Creating a fashion statement

Character Lines expands from T-shirts to a retail sportswear line

When Don Juan Moore and Eric Jenkins created a logo in 1992, they obtained a trademark. Then, the partner-owners of Character Lines sportswear put the logo away and forgot it. When they rediscovered it in 1995, they printed 20 T-shirts and sold them. Those 20 tees became 100, 200, then 500.

Moore and Jenkins used $500 of their own money to get started in Tallahassee, Florida. Money for growth has come from revenue or loans from family and friends.

The Character Lines logo includes the slogan “It’s about character, not color.” Their message draws customers, says Moore. “I think what makes Character Lines different from the other sportswear lines is we’re supporting unity through fashion. We don’t have a certain market or target audience.” The line and message are attractive to all, regardless of age, ethnicity or color.

Character Lines began as a part-time venture. Moore, a graduate of Florida A&M University, was a video producer for the state of Florida corrections system. Once the company took off, Moore says he was let go because he was told Character Lines was a conflict of interest.

Since then, revenues have steadily increased from $38,750 in 1995 to $345,831 in 1998 with $550,000 projected for 1999. Character Lines has seven employees and Moore and Jenkins maintain a close partnership. A Florida State University graduate, Jenkins now handles the administrative operations while Moore oversees the day-to-day functions.

They’ve survived these crises and the business continues to grow through conventions, mail order, retail, online and catalog sales. Selling directly to the customer has been key because they learn firsthand about customer preferences.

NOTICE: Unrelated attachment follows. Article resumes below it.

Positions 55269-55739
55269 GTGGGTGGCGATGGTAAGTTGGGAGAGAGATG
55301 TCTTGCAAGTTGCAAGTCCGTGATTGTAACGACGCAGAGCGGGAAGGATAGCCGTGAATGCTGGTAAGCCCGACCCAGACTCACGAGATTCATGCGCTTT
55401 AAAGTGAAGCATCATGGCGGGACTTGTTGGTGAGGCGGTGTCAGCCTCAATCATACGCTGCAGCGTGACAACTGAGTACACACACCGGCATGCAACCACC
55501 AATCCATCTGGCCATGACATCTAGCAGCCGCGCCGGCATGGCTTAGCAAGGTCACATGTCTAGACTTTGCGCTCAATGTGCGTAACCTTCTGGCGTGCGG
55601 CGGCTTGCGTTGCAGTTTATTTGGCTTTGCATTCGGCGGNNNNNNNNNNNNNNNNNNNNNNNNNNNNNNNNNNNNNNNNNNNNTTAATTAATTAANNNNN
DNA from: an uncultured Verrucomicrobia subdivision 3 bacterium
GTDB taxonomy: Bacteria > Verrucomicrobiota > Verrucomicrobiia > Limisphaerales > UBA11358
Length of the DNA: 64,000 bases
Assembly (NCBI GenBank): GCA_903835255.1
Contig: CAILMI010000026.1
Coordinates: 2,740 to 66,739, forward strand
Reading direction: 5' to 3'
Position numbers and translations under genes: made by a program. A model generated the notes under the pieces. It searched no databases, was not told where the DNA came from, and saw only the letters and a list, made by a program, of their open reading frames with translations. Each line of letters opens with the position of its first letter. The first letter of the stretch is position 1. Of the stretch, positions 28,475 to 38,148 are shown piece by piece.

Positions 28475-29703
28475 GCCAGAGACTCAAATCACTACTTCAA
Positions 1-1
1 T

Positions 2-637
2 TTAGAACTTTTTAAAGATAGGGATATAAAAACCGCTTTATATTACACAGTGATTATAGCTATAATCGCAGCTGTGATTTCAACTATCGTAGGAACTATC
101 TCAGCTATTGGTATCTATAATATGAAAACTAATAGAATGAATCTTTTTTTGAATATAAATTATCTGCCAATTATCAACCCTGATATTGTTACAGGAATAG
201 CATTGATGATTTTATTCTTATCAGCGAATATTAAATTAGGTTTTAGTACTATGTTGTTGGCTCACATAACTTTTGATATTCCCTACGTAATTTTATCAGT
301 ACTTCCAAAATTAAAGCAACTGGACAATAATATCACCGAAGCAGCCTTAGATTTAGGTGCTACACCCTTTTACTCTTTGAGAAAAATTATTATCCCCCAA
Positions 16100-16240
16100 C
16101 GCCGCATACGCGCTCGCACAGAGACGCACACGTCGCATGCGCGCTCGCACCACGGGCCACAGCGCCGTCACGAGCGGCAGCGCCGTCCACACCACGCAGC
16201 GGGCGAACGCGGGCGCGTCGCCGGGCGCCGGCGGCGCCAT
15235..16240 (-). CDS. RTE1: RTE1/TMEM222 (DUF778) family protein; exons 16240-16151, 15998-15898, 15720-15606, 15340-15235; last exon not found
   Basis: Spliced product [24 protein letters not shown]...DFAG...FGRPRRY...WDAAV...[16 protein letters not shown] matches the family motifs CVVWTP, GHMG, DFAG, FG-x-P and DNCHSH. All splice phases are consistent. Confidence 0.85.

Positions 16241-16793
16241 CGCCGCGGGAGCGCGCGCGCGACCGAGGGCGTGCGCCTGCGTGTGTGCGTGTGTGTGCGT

One of his biggest accomplishments resulted from an appearance on the Tom Joyner Morning Show in 1998.

Joyner told him that J.C. Penney’s headquarters was right down the road. Moore put on a suit and waited in the lobby for two days. And finally, with no appointment and no connections, he convinced J.C. Penney to carry Character Lines, which can now be found in eight of their stores nationwide.

Now that the line is getting national and international attention, Moore and Jenkins have big plans. They will develop overseas markets (the logo exists in English, Spanish and French), children’s and women’s lines, a golf line and pants and shorts. Moore says his goal for 2000 is to get Character Lines in more department stores, including Burdines, Dillards and Sears. No doubt Character Lines’ bottom line will continue to show the fruits of their labor.

Character Lines, P.O. Box 13911, Tallahassee, FL 32317-3911; 800-324-9962; www.characterlines.com.

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